Check To See If You Have Any of These Early Alzheimer’s Symptoms
The winter of aging brings with it its own set of problems. Slower reflexes, wear and tear of the body and even neurodegenerative diseases, the cure for some of which are still not available for all our progress in the field of medicine. One such disease is Alzheimer’s, a type of dementia characterized by a slow decline in memory, reasoning and cognitive abilities. This interferes with a person’s ability to carry out even simple daily tasks.
Alzheimer’s is a progressive disease in which dementia symptoms worsen with time. It starts off with mild symptoms like forgetting small things but goes on to become severe when a person might lose track of a conversation they’ve been having or be unable to comprehend their environment. A person with deteriorating Alzheimer’s, lives an average of eight years after diagnosis but might live for more depending on their health condition.
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Initially Alzheimer’s was suspected to be caused by progressing old age but recently people under 65 have been experiencing early onset of its symptoms. If you have been experiencing any of the below symptoms, then it is best to consult a neurologist who will be able to slow the advance of the disease for a better quality of life.
A glaring symptom of Alzheimer’s is memory loss; especially difficulty in retaining recently acquired information. The person might forget dates or events, they may ask for a particular piece of information repeatedly and rely on devices such as alarms or reminders to aid their memory. They may start depending on family members to remind them of things.
Loss of planning or problem solving abilities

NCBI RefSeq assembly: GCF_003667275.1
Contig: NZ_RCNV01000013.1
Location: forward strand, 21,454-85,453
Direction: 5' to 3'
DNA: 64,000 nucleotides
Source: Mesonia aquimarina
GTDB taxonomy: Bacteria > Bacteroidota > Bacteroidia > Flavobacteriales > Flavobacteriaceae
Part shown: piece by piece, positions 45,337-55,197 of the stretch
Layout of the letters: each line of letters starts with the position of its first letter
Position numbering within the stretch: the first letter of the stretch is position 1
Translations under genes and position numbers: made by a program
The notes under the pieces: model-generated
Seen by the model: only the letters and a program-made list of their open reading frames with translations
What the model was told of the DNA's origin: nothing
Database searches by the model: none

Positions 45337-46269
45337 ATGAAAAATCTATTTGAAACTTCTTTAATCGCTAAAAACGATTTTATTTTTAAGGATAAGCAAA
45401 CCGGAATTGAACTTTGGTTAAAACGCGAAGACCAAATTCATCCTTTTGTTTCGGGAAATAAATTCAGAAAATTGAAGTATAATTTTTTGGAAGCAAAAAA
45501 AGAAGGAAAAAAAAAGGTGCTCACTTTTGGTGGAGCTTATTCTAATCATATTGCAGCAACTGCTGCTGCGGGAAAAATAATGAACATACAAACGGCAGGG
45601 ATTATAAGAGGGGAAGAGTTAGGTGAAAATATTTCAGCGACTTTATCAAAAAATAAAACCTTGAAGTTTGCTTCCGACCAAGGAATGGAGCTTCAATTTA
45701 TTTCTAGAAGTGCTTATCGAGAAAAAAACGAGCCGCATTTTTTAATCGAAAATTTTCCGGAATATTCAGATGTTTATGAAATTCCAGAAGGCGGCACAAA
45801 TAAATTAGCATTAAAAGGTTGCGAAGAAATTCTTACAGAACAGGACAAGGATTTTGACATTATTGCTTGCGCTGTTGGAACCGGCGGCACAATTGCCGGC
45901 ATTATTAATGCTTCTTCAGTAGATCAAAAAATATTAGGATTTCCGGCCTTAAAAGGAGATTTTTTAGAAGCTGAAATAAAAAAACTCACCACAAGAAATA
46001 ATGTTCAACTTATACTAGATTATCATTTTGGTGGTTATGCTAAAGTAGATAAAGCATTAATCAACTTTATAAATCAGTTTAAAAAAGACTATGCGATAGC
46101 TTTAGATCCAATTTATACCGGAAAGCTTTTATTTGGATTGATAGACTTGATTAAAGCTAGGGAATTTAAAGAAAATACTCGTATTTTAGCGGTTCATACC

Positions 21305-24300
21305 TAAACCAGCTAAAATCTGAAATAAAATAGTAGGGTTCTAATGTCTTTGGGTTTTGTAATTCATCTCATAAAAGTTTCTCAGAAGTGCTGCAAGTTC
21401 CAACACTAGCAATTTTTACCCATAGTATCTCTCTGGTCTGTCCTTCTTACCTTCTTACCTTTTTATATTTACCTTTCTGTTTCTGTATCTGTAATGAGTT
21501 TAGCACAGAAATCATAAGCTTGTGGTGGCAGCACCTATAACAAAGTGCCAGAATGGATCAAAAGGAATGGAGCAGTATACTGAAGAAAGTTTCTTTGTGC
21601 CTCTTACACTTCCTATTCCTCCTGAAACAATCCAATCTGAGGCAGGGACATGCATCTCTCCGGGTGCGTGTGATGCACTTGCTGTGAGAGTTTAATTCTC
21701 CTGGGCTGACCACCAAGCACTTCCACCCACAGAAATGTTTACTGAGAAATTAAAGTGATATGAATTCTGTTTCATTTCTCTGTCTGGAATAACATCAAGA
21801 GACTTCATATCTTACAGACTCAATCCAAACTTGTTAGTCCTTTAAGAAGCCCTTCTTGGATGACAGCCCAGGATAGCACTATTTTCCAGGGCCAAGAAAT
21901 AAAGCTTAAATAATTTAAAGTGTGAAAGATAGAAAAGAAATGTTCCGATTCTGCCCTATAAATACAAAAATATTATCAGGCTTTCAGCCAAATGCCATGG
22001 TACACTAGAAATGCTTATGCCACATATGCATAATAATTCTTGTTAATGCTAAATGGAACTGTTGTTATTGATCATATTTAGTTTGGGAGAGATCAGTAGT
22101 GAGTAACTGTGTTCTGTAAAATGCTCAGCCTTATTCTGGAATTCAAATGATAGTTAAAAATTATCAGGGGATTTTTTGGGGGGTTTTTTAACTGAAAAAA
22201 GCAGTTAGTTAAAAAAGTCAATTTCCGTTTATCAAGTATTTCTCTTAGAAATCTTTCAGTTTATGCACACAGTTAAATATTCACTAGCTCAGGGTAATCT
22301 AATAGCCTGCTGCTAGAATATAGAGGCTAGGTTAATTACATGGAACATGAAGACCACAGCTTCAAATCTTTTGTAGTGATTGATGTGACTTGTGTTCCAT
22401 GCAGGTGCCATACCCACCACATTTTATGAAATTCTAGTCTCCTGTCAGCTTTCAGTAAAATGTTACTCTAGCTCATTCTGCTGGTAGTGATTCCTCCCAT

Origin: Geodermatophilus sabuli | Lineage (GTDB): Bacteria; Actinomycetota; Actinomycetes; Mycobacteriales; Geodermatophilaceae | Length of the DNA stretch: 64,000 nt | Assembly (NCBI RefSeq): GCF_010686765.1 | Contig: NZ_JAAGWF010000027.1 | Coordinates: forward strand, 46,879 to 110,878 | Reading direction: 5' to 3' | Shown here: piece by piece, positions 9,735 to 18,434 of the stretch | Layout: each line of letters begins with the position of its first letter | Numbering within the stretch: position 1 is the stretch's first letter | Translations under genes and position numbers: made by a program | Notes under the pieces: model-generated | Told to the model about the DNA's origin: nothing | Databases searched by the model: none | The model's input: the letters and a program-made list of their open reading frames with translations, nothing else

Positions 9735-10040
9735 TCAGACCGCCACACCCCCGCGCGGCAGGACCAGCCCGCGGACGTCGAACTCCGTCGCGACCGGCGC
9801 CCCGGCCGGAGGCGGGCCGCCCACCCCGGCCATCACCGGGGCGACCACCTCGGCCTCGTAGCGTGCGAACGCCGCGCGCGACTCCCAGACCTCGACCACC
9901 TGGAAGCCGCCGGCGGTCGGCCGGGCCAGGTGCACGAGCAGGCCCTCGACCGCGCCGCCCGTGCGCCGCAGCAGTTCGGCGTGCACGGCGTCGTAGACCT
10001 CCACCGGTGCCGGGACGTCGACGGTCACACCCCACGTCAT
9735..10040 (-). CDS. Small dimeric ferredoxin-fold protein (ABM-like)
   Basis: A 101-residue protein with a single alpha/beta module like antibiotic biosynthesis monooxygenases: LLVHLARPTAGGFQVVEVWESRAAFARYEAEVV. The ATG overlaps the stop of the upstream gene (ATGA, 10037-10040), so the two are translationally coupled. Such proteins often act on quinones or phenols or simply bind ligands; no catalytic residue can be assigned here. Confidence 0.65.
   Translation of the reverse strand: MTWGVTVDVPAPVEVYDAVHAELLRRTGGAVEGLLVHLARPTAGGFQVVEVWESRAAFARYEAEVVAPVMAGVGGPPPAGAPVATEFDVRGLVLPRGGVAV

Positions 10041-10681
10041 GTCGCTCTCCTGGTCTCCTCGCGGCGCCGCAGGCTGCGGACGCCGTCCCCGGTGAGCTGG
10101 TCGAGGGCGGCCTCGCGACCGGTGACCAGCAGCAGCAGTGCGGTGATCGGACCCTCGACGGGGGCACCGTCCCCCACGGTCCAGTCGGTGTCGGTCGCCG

This involves lack of concentration and a scattered mind which takes longer to complete tasks which they did easily before. They might be unable to track monthly bills or work with numbers. They may feel unable to make plans and stick to them.
Difficulty with familiar tasks
A person with Alzheimer’s disease might start experiencing trouble completing tasks they would normally be able to do. They might find it hard to work at tasks they normally do at their workplace or have trouble getting to a familiar location.
Losing out on passage of time and inability to recognize places
This is a particularly dangerous symptom which puts a patient of Alzheimer’s in situations which could compromise their safety. At this stage they could forget which day it is, which season or month and even lose out on vast periods of time with no recollection of it later on. They might wander off somewhere with no idea of how and when they got there.
Visual and spatial problems
Some people with Alzheimer’s may start developing problems with vision such as having difficulty reading, distinguishing between colours and judging the distance between objects. This may prove to be a safety hazard whilst driving.
Problems with vocabulary
A person with Alzheimer’s will experience problems mid-conversation. They may get stuck midway, unable to find the right words to express themselves or repeat a phrase. They might call things by wrong names.
They may start placing things in unusual places and then forget about them. They lose the ability to retrace their steps to remember where they kept objects. They might even accuse others of stealing in such cases.
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People with Alzheimer’s have low awareness. They might pay more than they owe when buying things and forget to groom or clean themselves.
As Alzheimer’s interferes with a person’s ability to have a hobby, work or engage in social activities; they start becoming taciturn and withdrawn. They may start becoming suspicious of people around them and feel emotions like fear and anxiety. They begin feeling out of sorts at social events and work places.
Alzheimer’s should not be confused with natural signs of aging. With age, people do forget simple things or make slight mistakes in calculations but Alzheimer’s symptoms progressively worsen to an alarming degree with time. If you or anyone around you are exhibiting these symptoms, you should consult a good neurologist immediately. Alzheimer’s is incurable but with medication and treatment the symptoms can be slowed down to give the person a better life.